Production of Continuous Gas Hydrate Samples: A Technology Status Survey R.C. Corlett, W.F. Lawson, and K.L. Dominic U. of Washington and DOE-METC
Gas Hydrates in Sediment of the Peruvian Continental Margin K. A. Kvenvolden, M. Kastner USGS/Scripps Institution of Oceanography
Pore Water Geochemical Anomalies: Reliable Indicators of Gas Hydrate Presence? P.D. Finley, K.L. Dominic Geoexplorers International/ DOE-METC
Gas Hydrates in U.S. Continental Margin Sediments J. M. Brooks, M.C. Kennicutt II, R.C. Pflaum Texas A&M University
Evaluation of Geochemical and Geophysical Data for Gas Hydrate Exploration in the Gulf of Mexico R. Bennett Columbia Gas System
A Third Surface Effect on Hydrate Formation H. Ouar, Suk-Bae Cha, A. Inserni, T.R. Wildeman, E.D. Sloan Colorado School of Mines
Molecular Dynamics of Gas Hydrates M. J. Hwang, G.D. Holder, A. Post University of Pittsburgh
Review of Proposed Massive Gas Hydrate Formation Process P. D. Finley, J. Krason Geoexplorers International
Geological Environments of Gas Hydrates of the Black Sea M. S. Ciesnik, J. Krason Geoexplorers International
Petrographic Characterization of Hydrate Reservoirs in Northern Alaska R.A. Smosna, T.H. Mroz DOE-METC
Potential Gas Hydrate Reservoir on the Barrow Arch, Alaska T. H. Mroz DOE-METC
Gas Hydrate Resource Estimate, North Slope, Alaska T.S. Collett USGS
Measurement of Gas Permeability in Hydrate Saturate Unconsolidated Cores S. L. Patil, P.N. Mutalik, V.A. Kamanth and S.P. Godbole University of Alaska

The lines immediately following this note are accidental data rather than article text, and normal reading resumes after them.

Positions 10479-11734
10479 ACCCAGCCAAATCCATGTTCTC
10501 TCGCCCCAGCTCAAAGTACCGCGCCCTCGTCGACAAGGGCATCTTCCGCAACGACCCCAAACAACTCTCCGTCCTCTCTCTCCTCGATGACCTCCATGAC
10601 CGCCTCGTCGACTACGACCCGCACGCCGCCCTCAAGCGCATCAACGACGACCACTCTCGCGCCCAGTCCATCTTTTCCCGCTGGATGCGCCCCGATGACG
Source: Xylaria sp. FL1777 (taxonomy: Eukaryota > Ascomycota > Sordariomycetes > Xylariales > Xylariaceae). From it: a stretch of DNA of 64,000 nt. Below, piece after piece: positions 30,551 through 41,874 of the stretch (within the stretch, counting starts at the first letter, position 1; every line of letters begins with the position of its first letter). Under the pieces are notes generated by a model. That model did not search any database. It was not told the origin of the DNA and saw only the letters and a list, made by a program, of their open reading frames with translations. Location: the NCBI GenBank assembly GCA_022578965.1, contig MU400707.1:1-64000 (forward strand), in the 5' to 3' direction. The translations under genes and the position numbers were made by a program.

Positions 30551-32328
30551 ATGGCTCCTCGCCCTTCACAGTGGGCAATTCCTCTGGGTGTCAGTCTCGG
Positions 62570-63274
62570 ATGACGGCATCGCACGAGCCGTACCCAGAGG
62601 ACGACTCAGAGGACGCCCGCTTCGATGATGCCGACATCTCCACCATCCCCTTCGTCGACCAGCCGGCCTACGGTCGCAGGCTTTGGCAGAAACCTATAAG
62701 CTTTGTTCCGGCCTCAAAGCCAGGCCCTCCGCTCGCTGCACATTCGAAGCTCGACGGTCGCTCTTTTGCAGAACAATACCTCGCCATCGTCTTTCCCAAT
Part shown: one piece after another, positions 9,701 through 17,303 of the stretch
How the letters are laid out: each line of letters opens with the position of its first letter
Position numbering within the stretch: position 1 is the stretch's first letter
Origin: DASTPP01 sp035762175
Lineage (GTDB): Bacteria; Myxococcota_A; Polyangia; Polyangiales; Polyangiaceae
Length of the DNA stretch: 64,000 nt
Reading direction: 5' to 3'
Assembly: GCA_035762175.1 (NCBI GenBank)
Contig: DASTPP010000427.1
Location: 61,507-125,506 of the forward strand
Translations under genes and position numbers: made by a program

Hydrate Formation in Crude Oils and Phase Behavior of Hydrates in Mixtures of Methane, Propane, Isobutane and N-Butane S. G. Paranjpe, S.L. Patil, V.A. Kamanth, S.P. Godbole University of Alaska

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Cover Page

Executive Summary

1. Background

2. GRI Research into Unconventional Gas Resources

3. Structure of the Enhanced Gas Recovery Program (EGR)

  • 3.1. Eastern Gas Shales Program (1976-1992)

  • 3.1.1. Key Questions and Related R&D Goals
  • 3.1.2. Program Design and Overview of Major Projects
  • 3.1.3. Key Eastern Gas Shales Projects
  • 3.1.4. Highlights of Important Results
  • 3.1.5. Subsequent Developments in DOE and Other Research Related to Eastern Gas Shales

  • 3.2. Western Gas Sands Program (1978-1992)

  • 3.2.1. Key Questions and Related R&D Goals
  • 3.2.2. Program Design and Overview of Major Projects
  • 3.2.3. Key Western Gas Sands Projects
  • 3.2.4. Highlights of Important Results
  • 3.2.5. Subsequent Developments in DOE Research Related to Tight Gas Sands

  • 3.3. Methane Recovery from Coalbeds Program (1978-1982)

  • 3.3.1. Key Questions Related to Coal Seam Methane
  • 3.3.2. MRCP Program Design and Overview
  • 3.3.3. Key Methane Recovery from Coalbeds Projects
  • 3.3.4. Highlights of Important Results
  • 3.3.5. Subsequent Research Related to Methane Recovery from Coalbeds

  • 3.4. Deep Source Gas Project (1982-1992)

  • 3.4.1. Key Deep Source Gas Projects
  • 3.4.2. Highlights of Important Results

  • 3.5. Methane Hydrates Program (1982-1992)

  • 3.5.1. Methane Hydrates Workshop (March 1982)
  • 3.5.2. Key Questions and Related R&D Goals
  • 3.5.3. Program Design
  • 3.5.4. Major Contracted Gas Hydrates Projects
  • 3.5.5. Methane Hydrate Research Efforts of METC's In-House Organization
  • 3.5.6. Highlights of Important Results
  • 3.5.7. Subsequent Developments in Methane Hydrate Research

  • 3.6. Secondary Gas Recovery (1987-1995)

  • 3.6.1. Key Objectives and Program Design
  • 3.6.2. Major Projects
  • 3.6.3. Major Results

    4. Elements of Spreadsheet Bibliographies (by Program)

    Appendix A: Details of Major 1970-1980 Unconventional Gas Resource Assessments